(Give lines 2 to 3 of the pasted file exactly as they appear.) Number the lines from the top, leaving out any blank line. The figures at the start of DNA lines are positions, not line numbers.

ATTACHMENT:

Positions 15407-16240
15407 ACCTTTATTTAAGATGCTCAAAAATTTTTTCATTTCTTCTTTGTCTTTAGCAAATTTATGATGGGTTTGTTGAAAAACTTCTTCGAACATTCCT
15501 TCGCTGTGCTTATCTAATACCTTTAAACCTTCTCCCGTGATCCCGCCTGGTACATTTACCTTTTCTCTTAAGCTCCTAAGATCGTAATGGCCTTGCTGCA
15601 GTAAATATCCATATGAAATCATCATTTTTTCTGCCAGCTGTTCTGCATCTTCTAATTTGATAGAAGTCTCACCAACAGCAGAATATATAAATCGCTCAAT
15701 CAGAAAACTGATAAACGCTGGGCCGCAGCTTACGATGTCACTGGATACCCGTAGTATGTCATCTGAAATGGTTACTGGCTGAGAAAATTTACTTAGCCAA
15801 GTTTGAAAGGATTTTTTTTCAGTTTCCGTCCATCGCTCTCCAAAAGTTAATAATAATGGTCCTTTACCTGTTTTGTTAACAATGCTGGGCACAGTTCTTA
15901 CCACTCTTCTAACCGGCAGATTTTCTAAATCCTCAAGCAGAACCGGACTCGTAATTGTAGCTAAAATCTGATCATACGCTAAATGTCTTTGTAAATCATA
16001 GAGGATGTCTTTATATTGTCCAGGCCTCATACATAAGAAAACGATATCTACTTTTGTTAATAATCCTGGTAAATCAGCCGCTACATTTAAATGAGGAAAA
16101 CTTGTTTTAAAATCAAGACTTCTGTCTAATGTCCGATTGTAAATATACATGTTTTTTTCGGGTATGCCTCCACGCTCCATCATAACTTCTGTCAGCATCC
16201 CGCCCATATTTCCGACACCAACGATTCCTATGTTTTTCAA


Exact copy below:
15407 ACCTTTATTTAAGATGCTCAAAAATTTTTTCATTTCTTCTTTGTCTTTAGCAAATTTATGATGGGTTTGTTGAAAAACTTCTTCGAACATTCCT
15501 TCGCTGTGCTTATCTAATACCTTTAAACCTTCTCCCGTGATCCCGCCTGGTACATTTACCTTTTCTCTTAAGCTCCTAAGATCGTAATGGCCTTGCTGCA